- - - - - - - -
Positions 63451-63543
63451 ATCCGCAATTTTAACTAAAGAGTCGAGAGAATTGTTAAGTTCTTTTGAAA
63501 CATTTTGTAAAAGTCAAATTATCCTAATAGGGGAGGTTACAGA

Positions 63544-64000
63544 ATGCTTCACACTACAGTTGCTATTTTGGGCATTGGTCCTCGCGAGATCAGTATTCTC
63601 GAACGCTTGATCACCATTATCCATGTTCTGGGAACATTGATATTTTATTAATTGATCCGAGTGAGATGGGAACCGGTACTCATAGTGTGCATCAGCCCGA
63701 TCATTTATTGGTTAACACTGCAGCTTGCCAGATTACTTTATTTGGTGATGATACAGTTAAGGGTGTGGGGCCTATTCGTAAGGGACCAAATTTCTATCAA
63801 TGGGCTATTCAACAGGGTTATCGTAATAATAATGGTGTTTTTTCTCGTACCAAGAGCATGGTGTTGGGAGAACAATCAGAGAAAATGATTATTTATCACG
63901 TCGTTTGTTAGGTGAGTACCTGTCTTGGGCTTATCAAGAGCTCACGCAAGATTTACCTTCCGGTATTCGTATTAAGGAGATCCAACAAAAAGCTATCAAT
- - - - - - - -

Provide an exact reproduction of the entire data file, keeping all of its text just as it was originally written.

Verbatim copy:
Positions 63451-63543
63451 ATCCGCAATTTTAACTAAAGAGTCGAGAGAATTGTTAAGTTCTTTTGAAA
63501 CATTTTGTAAAAGTCAAATTATCCTAATAGGGGAGGTTACAGA

Positions 63544-64000
63544 ATGCTTCACACTACAGTTGCTATTTTGGGCATTGGTCCTCGCGAGATCAGTATTCTC
63601 GAACGCTTGATCACCATTATCCATGTTCTGGGAACATTGATATTTTATTAATTGATCCGAGTGAGATGGGAACCGGTACTCATAGTGTGCATCAGCCCGA
63701 TCATTTATTGGTTAACACTGCAGCTTGCCAGATTACTTTATTTGGTGATGATACAGTTAAGGGTGTGGGGCCTATTCGTAAGGGACCAAATTTCTATCAA
63801 TGGGCTATTCAACAGGGTTATCGTAATAATAATGGTGTTTTTTCTCGTACCAAGAGCATGGTGTTGGGAGAACAATCAGAGAAAATGATTATTTATCACG
63901 TCGTTTGTTAGGTGAGTACCTGTCTTGGGCTTATCAAGAGCTCACGCAAGATTTACCTTCCGGTATTCGTATTAAGGAGATCCAACAAAAAGCTATCAAT